There were no pitch-clock violations in the Arizona-Philadelphia game – and only three in 12 major-league games that night, per a brand-new Twitter site, @MLBClockViolations, put together by a Canadian sports fan and web-services director named Luke DeWitt.
(Pitch-clock violations have not disappeared as pitchers and batters have become more familiar with the rules, DeWitt told me, but players are becoming more comfortable. There were 82 violations in the first 15 days of June, compared with 146 in the first 15 days of the season.)
With restrictions brought on by the pandemic now gone, the rules changes also might have helped boost attendance to 27,244 per game through 15 June, compared with 26,566 all of last year. And summer, the height of the baseball season, is still to come.
In large part because the Phillies got hot at the end of last season and made it to the World Series, Philadelphia’s average home attendance has spiked this year, to 39,228 per game compared with 27,689 at the same point of last season, or a 42% uptick. One possible reason is that weeknight games start earlier, a benefit to families with school-age kids.
A big-league ball game is not a cheap night out. I paid $40 on StubHub for a ticket with a $48 face value to sit in Section 317, behind home plate but in the upper deck, just below the nosebleed seats. Parking was $25. A Federal Donuts chicken-tenders platter was $12.49.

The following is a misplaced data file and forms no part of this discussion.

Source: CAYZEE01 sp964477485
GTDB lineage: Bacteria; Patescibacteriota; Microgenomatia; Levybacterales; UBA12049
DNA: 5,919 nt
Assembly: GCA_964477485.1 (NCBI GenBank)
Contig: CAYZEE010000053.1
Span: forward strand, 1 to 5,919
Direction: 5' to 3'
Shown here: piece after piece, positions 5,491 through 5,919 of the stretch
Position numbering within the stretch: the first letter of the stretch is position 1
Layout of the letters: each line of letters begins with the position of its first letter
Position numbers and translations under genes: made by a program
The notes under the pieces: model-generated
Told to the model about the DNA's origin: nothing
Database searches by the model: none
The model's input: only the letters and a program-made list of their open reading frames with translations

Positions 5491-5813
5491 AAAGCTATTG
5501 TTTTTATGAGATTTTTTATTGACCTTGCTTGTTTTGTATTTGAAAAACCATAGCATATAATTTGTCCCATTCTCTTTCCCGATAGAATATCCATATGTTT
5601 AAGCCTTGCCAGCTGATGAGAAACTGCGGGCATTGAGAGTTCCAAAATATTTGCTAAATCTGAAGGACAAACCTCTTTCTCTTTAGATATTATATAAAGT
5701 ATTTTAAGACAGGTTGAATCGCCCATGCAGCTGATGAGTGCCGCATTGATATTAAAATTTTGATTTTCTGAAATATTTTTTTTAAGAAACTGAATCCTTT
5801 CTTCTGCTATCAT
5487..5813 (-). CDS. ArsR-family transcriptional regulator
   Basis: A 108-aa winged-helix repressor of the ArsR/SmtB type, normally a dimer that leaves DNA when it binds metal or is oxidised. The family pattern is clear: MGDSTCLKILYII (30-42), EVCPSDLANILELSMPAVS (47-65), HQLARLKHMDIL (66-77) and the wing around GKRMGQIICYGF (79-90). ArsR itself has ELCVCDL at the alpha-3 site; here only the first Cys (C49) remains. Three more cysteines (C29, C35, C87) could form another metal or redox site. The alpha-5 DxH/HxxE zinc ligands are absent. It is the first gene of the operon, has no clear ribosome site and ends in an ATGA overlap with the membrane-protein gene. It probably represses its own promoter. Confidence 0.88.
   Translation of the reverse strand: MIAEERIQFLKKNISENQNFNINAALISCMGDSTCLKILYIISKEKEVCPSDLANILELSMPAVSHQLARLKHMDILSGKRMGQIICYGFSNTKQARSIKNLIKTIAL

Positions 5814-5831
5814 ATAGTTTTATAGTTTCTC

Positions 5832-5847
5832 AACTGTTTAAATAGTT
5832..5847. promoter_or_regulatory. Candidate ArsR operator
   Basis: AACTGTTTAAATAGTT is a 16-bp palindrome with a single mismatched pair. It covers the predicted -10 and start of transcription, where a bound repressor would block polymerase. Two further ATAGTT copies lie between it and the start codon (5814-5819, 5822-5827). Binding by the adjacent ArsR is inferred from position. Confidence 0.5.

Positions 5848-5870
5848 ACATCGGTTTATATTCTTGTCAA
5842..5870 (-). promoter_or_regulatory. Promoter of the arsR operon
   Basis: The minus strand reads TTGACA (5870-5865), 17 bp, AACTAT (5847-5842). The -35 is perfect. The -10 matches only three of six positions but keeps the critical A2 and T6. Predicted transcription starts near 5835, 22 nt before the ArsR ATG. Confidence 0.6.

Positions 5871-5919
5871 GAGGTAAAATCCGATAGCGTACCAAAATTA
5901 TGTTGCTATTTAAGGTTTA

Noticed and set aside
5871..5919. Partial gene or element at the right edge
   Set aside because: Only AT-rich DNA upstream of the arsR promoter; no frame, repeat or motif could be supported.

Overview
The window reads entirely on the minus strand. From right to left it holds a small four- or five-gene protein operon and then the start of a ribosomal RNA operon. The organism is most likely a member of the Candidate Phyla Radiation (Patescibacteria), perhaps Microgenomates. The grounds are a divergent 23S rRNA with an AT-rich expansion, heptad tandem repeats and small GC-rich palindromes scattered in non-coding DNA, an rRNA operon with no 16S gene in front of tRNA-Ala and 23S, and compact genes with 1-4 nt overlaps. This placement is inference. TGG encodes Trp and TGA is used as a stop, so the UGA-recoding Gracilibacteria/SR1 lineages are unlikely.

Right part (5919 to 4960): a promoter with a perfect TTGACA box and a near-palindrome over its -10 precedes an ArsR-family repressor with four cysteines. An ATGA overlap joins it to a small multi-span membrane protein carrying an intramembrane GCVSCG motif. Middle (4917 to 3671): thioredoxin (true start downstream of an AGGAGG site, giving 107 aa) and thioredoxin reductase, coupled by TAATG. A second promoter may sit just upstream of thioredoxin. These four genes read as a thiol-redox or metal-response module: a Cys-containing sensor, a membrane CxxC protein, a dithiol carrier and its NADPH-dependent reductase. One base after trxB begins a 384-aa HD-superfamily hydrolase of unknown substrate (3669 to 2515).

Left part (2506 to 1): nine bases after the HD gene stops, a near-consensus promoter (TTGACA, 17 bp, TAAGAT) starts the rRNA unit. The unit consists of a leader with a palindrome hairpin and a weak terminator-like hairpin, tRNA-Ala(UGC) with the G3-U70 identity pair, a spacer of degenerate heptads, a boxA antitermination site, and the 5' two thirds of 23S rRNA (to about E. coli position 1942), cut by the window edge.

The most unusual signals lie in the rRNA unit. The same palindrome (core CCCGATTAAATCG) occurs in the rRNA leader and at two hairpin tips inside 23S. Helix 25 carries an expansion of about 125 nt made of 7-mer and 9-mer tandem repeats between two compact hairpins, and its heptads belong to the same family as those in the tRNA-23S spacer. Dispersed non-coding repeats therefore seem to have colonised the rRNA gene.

The Phillies pushed up the start of midweek night home games to 6.40pm from 7.05pm, so this game ended at 9.40pm. Many families still headed for the parking lots after the seventh inning ended at 9. But they would have seen less than six innings a year ago.
Clocks have been used recently to mark time between half-innings and during mid-inning pitching changes late in games – which have practically bogged down games since there have been relief pitchers. Now, a reliever has two minutes to get to the mound.
These pitch clocks could be ominous, looming over a ballgame like an examination proctor, but the atmosphere is the same. Kids in Little League shirts still cavort in the aisles, and fans still efficiently stride to the concession stands for a mid-game beer ($10.99 to $15.99).
And, speaking of beer, three teams quickly announced they were extending the time in which they sell cold ones – from seven to eight innings – because the new rules resorted in shorter game times. Why, a fan stuck in a beer line might miss more action on the diamond!
The Phillies did not respond to my request asking if food and beer sales were down because games were shorter. But crowds have been bigger, so it might be a wash, anyway.
The Phillies lost, but I heard no one grumbling that he or she had been short-changed. After the final out, the people left in the park sort of did a collective shrug, got out of their blue seats and headed for their cars or the subway. I bet most of them will return.